The 2019 Pioneer of the Year, Person of the Year and Order of Polaris awards were presented to inductees and their families at the annual Yukon Transportation Hall of Fame awards ceremony yesterday evening.
The Order of Polaris recipient is the late Albert Michael Warner whose career in the aviation industry spanned nearly 50 years. Warner began his career repairing the fabric, wood and steel tube structure of a damaged Waco aircraft that went through the ice near Carcross.
The Pioneer of the Year recipient is the late George Johnston (K’aashtl’áa) who helped bring his community of Teslin into the modern transportation era. In 1928, Johnston shipped a car from Whitehorse to Teslin and hired local workers to cut a 6.5 km road which eventually became part of the Alaska Highway 13 years later.
The Person of the Year recipient is George Nagano. Nagano is recognized for dedication to his work, as well as the knowledge and experience he gained in his approximately 60-year career. At 86 years old Nagano continues working as a valued member of the Eagle Plains Highway crew.
Yukon has a rich transportation history filled with colourful characters, ingenuity and sheer determination. This year’s Transportation Hall of Fame inductees have made truly remarkable contributions to our territory by expanding our transportation networks, keeping our communities connected and sharing their deep knowledge and passion for transportation.
Minister of Highways and Public Works Richard Mostyn
The Yukon Transportation Hall of Fame was created in 1996 to honour individuals who have made a significant contribution to the transportation industry in Yukon.
The Hall of Fame is located at the Yukon Transportation Museum and is sponsored by the Northern Air Transport Association, the Yukon Transportation Museum, the Yukon Transportation Association and the Government of Yukon.
There are currently 96 Yukoners listed in the Yukon Transportation Hall of Fame.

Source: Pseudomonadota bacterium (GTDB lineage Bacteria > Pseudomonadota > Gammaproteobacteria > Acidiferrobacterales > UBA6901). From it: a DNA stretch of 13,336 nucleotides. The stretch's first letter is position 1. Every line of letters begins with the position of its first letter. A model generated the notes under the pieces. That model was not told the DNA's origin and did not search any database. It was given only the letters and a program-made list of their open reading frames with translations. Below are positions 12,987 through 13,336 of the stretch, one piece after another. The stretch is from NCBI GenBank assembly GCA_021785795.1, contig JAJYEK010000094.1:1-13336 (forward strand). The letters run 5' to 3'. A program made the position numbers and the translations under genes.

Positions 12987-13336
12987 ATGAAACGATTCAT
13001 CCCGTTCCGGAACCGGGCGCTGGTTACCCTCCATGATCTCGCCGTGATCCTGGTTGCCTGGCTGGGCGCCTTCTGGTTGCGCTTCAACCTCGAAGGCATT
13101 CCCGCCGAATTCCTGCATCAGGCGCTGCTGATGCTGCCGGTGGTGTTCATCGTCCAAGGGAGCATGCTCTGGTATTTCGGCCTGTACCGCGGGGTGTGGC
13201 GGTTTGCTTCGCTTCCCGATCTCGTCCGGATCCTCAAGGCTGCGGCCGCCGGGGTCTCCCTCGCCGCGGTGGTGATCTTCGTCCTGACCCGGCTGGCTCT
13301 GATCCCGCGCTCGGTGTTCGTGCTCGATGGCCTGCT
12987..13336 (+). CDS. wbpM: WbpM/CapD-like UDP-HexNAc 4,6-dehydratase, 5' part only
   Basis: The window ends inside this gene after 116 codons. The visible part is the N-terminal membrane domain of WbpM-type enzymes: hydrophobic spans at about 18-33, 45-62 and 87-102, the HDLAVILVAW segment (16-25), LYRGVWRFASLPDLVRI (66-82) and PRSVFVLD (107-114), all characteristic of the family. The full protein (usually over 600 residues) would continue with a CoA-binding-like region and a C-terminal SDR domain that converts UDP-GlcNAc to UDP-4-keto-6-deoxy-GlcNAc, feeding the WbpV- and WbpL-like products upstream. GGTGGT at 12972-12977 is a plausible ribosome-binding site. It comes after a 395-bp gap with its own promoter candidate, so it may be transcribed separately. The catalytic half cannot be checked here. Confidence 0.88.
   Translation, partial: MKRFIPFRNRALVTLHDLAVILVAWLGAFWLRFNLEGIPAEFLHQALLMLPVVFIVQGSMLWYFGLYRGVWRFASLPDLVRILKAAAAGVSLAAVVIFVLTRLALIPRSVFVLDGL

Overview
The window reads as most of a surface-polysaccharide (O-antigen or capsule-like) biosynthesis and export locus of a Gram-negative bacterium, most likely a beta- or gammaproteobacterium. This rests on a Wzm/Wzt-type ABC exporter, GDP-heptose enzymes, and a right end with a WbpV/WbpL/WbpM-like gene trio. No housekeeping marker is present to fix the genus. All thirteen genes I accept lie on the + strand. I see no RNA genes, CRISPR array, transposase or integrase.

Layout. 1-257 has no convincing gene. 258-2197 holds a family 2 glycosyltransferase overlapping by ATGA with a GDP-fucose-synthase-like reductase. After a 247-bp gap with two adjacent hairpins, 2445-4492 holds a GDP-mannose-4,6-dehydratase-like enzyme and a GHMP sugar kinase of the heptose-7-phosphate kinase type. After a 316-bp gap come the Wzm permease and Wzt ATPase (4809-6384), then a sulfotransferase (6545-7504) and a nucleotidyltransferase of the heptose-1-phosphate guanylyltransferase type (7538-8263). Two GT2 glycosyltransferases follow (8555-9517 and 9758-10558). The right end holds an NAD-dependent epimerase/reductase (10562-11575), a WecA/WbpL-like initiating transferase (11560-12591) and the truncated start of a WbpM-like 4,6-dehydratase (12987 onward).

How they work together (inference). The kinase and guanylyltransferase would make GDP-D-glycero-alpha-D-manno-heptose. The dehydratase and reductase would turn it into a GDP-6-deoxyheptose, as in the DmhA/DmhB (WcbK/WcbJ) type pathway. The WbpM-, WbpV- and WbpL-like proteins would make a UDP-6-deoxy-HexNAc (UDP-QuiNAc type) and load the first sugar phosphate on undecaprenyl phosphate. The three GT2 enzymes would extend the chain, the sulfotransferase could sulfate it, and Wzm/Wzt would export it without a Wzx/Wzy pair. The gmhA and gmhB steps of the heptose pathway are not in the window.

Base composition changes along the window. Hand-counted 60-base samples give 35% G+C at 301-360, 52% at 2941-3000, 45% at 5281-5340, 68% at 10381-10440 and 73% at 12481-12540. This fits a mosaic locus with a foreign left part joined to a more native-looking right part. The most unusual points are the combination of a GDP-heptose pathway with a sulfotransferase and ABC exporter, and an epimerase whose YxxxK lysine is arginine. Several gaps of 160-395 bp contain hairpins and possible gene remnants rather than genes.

- The late Albert Michael Warner worked on all manner of aircraft during his career, including single and twin Otters, Beavers, Beechcrafts, Seabees, Norseman, ST-27s, C-46s, DC4s, DC3s, and even the famous CF-CPY that is mounted as a weathervane outside the Yukon Transportation Museum. Warner was well recognized for his skills and knowledge and was a very capable, competent and colourful engineer.
- The late George Johnston (K’aashtl’áa) blended Indigenous culture and Western knowledge effortlessly. Johnston used his car for hunting and trapping in the winter, for local celebrations, and for ferrying both people and goods between Teslin and their destination. He was a true visionary, and the George Johnston Museum in Teslin still houses his car and tells his intriguing story.
- George Nagano started his career in highway maintenance in 1954 working on the Silver Trail. Throughout his career Nagano held positions as a heavy equipment operator for trucks and equipment, road foreman and northern area superintendent. Nagano worked out of the grader stations in Mayo, Stewart Crossing, Dawson City and Eagle Plains, and still maintains a valid class 1 drivers licence with air brake endorsement. Nagano is known for his vast knowledge and experience, pleasant demeanor and incredible work ethic.